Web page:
The virtues, which are dispositions to do what is good, have recently enjoyed a remarkable revival as a topic of academic interest, if not necessarily in practice.
This revival has been a response, in part, to a renewed sense that ethics involves more than simply the determination of right actions. We also assess persons ethically in terms of their characteristic dispositions such as being “truthful”, “untrustworthy”, “just”, “unjust”, “generous”, “mean”, “honest”, “dishonest”, and so on. Indeed, knowing a person well is often expressed in terms of knowing that person’s dispositions. We also value ways to form those dispositions – called virtues – and to diminish their opposing vices.
The father of virtue ethics as well as biology in Western culture is the pre-Christian philosopher Aristotle (d 322 BC). Aristotle emphasised our need to apply wisdom to cultivate virtue and argued that at least some virtues can be acquired by repeating good actions until they become second nature. At about the time of the Catholic foundation of the University of Oxford, the great Dominican theologian St Thomas Aquinas (d 1274) transfigured Aristotelian virtue ethics into an account of the Christian life of grace.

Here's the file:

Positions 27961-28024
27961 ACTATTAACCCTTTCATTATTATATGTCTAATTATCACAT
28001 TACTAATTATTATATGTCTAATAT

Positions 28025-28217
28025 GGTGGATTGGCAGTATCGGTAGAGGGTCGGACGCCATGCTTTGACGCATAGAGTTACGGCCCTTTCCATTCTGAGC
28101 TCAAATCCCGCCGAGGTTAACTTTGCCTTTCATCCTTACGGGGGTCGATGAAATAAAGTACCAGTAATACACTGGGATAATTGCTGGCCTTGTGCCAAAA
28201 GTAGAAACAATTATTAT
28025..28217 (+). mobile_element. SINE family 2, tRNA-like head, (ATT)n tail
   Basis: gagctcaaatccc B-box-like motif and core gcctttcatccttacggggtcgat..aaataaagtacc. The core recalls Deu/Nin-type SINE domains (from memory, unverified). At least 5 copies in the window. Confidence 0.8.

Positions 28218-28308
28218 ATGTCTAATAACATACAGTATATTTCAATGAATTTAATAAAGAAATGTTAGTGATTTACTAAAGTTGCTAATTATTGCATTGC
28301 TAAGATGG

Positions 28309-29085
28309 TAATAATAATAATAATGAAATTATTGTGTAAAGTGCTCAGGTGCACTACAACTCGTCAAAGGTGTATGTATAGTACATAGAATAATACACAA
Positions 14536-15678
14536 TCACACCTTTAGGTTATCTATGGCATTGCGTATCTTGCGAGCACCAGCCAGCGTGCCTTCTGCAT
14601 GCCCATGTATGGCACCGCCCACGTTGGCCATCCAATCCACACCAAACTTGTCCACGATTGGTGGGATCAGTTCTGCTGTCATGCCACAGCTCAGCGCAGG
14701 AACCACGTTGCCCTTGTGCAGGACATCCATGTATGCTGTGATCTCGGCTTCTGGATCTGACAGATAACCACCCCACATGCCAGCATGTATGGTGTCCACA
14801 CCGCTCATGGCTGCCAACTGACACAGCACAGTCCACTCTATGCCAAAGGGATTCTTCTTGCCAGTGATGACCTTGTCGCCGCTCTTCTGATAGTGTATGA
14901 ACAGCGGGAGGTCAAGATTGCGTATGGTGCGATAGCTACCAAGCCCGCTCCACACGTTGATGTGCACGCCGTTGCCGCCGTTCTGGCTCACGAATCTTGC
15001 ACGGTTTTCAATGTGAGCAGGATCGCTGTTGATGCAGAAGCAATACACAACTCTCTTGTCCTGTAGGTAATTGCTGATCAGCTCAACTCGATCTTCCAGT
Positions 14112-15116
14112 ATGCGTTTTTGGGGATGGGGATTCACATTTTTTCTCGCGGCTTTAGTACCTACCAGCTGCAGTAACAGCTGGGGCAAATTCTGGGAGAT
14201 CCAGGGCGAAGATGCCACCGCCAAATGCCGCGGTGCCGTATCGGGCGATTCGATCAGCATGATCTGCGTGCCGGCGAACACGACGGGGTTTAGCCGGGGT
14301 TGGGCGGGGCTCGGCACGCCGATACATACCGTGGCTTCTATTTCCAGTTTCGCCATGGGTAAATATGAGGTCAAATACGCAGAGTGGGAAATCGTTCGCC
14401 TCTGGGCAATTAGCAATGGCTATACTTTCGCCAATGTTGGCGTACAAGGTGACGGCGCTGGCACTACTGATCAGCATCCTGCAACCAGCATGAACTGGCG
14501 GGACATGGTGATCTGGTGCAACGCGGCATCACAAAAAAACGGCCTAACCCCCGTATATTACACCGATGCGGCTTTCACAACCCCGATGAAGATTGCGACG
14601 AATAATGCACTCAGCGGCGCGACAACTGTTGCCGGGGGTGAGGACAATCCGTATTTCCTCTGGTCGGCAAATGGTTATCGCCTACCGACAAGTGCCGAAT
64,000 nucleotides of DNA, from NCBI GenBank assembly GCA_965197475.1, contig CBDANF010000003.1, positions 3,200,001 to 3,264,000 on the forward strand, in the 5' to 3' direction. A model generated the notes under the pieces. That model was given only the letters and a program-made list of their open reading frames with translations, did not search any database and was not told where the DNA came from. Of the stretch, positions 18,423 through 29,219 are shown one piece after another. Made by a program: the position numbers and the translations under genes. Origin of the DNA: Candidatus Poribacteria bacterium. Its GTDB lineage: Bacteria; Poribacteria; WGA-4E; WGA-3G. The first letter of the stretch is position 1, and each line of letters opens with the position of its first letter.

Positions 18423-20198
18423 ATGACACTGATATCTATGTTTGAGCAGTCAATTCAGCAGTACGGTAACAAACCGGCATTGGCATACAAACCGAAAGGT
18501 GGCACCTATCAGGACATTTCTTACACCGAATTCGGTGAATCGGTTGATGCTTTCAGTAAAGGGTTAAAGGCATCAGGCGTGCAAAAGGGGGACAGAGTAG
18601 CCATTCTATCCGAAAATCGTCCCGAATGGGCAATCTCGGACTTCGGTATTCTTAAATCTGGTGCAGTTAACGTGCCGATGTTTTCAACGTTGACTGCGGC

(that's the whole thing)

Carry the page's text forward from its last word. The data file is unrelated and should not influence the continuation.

Unlike Aristotle, who held that God exists but only remotely, Aquinas gives us an account of virtue founded on Christian revelation, involving new theological and cardinal virtues, the gifts of the Holy Spirit, beatitudes, and fruits of the Spirit. These attributes enable and express an alignment of our lives with the Holy Spirit, the “Paraclete” (meaning “the one called alongside”).
In this relationship, the virtues and gifts dispose us to love with God what God loves, seeing all living human persons, for example, as His potential or actual children. On this account, the path of virtue is one of increasing harmonisation with God, leading to the divine friendship enjoyed by the saints.
Fr Andrew Pinsent is the author of two booklets on the theological virtues and the cardinal virtues, available from CTS
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